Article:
Both categories of examples show that consideration of real-world environmental structure can lead to different views not only of why people behave as they do, but even of what is rational in a given task.
In 1960, Peter Wason published a study that received (and continues to receive) lots of attention. Participants were to imagine that the experimenter had a rule in mind that generates triples of numbers. An example of a triple that conforms to the rule is 2-4-6. The task was to generate triples of numbers in order to figure out the experimenter’s rule. After announcing each triple, participants were told whether or not it conformed to the experimenter’s rule. They could test as many triples as they wished and were to state what they thought was the correct rule only after they were highly confident they had found it. The results were interesting because few participants discovered the correct rule (with their first ‘highly confident’ announcement), which was ‘numbers in increasing order of magnitude.’
How could most participants be so confident in a wrong rule after being allowed to test it as much as they wished? The 2-4-6 example naturally suggests a tentative hypothesis such as ‘increasing intervals of two’ (which was the most commonly stated incorrect rule). They would then test their hypothesis by stating triples such as 8-10-12, 14-16-18, 20-22-24 and 1-3-5–triples that were consistent with their hypothesized rule. Of course, each of these triples is consistent with the correct rule as well, and hence participants received a positive response from the experimenter (‘Yes, it conforms to the rule’), leading them to believe incorrectly that they had discovered the correct rule. Wason (1960) claimed that participants appeared unwilling to test their hypotheses in a manner that would lead to disconfirmation (which is what Popper, 1959, claimed was the normative way to test hypotheses). The only way to falsify the ‘increasing intervals of two’ hypothesis is to test triples that are not expected to conform to the hypothesis, such as 2-4-7 or 1-2-3. Instead, Wason argued, participants tested their hypotheses in a way that would lead them to be confirmed. This came to be known as ‘confirmation bias’ (Wason, 1962) and made quite a splash because of the apparent dire implications: we gather information in a manner that leads us to believe whatever hypothesis we happen to start with, regardless of its correctness. This view of lay hypothesis testing became common in psychology (Mynatt, Doherty, & Tweney, 1977, 1978), but it was especially popular in social psychology (Nisbett & Ross, 1980; Snyder, 1981; Snyder & Campbell, 1980; Snyder & Swann, 1978).
This view persisted until 1987–almost three decades after Wason’s original findings were published–when Klayman and Ha set things straight. They first pointed out that Popper (1959) had prescribed testing hypotheses so that they are most likely to be disconfirmed; he did not say that the way to achieve this is by looking for examples that your theory or hypothesis predicts will fail to occur. In other words, Klayman and Ha (1987) distinguished between disconfirmation as a goal (as prescribed by Popper) and disconfirmation as a search strategy. Wason (1960) confounded these two notions: because the true rule is more general than the tentative ‘increasing intervals of two’ hypothesis, the only way to disconfirm the latter is by testing a triple that is hypothesized not to work. But notice that the situation could easily be reversed: one could entertain a hypothesis that is more general than the true rule, in which case the only way to disconfirm the hypothesis is by testing cases hypothesized to work (and finding they do not work)–exactly opposite from the situation in Wason’s task. In this situation, testing only cases hypothesized not to work could lead to incorrectly believing the hypothesis (because all the cases that the hypothesis predicts will not work will, in fact, not work).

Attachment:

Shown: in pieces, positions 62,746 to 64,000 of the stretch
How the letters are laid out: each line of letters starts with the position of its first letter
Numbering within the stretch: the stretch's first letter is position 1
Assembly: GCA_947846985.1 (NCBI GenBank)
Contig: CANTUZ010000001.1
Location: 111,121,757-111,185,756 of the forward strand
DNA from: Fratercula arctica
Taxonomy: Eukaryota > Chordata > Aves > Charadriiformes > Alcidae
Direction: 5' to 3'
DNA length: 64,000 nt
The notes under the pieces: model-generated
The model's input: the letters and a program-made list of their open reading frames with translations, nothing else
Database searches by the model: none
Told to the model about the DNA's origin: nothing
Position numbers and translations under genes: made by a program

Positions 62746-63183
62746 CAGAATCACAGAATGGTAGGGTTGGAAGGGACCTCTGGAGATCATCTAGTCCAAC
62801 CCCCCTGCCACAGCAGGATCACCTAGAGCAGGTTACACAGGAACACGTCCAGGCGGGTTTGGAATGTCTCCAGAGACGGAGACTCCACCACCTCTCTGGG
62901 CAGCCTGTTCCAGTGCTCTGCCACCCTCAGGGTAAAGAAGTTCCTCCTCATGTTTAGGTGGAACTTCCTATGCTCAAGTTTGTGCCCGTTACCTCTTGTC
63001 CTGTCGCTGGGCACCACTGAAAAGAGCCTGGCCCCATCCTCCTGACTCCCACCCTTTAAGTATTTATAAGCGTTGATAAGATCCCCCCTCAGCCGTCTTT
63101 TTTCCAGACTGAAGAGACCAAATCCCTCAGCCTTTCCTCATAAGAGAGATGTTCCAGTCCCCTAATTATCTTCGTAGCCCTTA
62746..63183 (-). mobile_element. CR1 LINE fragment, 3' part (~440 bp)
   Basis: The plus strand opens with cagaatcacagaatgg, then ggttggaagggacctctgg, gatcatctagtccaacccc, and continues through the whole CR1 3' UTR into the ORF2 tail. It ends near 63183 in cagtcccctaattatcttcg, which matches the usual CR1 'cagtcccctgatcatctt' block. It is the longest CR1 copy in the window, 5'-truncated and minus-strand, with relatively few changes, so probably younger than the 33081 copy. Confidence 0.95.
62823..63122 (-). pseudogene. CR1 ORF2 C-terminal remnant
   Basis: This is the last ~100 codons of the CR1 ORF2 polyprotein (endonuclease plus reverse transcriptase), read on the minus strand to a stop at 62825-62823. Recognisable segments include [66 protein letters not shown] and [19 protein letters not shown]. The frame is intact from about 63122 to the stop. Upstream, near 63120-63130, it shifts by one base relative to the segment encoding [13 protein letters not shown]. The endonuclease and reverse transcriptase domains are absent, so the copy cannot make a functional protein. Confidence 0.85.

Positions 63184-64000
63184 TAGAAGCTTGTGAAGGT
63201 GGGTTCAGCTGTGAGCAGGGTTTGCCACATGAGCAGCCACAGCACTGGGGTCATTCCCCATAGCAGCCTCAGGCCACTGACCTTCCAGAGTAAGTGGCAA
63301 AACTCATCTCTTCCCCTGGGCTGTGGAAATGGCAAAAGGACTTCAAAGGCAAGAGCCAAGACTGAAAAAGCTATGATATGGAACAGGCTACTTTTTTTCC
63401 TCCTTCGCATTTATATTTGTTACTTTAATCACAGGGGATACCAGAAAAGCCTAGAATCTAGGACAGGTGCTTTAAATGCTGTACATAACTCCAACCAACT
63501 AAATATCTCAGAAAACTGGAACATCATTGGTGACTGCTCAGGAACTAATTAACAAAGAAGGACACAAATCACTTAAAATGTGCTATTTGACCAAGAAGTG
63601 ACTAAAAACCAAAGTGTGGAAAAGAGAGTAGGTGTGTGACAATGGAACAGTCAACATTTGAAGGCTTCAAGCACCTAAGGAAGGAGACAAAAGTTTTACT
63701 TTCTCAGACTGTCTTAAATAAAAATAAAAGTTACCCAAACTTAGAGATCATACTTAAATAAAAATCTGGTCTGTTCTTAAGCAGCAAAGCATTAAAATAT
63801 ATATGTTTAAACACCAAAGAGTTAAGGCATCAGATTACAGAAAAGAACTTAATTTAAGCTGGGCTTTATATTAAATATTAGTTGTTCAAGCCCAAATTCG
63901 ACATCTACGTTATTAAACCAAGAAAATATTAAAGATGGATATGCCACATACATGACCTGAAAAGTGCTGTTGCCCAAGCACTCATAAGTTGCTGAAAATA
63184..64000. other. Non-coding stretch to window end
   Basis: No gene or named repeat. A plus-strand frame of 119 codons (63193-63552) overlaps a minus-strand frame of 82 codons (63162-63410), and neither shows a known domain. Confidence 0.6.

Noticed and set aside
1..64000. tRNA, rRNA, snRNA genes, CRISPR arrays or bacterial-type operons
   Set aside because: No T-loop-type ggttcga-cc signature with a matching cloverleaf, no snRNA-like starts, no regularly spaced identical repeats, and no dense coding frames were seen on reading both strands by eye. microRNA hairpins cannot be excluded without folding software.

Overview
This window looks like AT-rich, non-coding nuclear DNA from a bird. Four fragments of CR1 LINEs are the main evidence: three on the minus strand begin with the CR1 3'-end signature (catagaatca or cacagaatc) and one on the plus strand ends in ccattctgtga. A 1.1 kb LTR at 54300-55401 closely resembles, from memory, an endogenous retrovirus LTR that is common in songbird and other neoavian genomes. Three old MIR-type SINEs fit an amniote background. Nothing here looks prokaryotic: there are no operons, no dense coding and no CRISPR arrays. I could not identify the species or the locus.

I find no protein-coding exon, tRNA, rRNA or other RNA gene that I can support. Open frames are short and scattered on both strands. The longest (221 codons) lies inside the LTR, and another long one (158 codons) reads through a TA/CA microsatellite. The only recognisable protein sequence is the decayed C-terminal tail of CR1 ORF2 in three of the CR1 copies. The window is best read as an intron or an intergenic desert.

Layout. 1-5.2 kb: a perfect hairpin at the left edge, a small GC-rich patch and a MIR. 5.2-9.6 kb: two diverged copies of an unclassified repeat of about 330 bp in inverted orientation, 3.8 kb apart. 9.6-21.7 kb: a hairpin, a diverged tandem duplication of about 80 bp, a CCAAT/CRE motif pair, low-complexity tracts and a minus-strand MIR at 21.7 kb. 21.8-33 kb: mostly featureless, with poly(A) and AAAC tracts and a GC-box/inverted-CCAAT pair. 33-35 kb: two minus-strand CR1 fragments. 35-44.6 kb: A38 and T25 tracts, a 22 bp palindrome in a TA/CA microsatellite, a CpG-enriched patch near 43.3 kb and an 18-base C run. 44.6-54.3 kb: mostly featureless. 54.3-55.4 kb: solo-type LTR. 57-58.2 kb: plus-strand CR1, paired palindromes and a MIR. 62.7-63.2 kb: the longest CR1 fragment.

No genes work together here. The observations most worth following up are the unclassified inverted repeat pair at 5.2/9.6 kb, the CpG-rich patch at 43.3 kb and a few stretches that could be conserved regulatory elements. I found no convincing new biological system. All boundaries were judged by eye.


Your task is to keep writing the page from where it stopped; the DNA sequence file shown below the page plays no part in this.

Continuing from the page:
Thus, whether the strategy of testing cases you expect to work (‘positive testing’) is a good one depends on the structure of the task–in this case the relationship between the hypothesized and the true rule. Furthermore, positive testing is more likely than negative testing (testing cases you expect will not work) to lead to disconfirmation when (a) you are trying to predict a minority phenomenon and (b) your hypothesized rule includes about as many cases as the true rule (i.e. it is about the right size). These two conditions, Klayman and Ha (1987) argue, are commonly met in real-world hypothesis-testing situations. In short, positive testing appears to be a highly adaptive strategy for testing hypotheses. This virtual reversal of the perceived status of testing cases expected to work is primarily due to Klayman and Ha’s analysis of task structure. Seen independently of the environmental context in which it is usually used, positive testing can look foolish (as in Wason’s task). Seen in its usual environmental context, it makes good normative sense. Klayman and Ha’s work underscores the point that understanding inferential behavior requires understanding the context in which it usually occurs. In their own words (p. 211), ‘The appropriateness of human hypothesis-testing strategies and prescriptions about optimal strategies must be understood in terms of the interaction between the strategy and the task at hand.’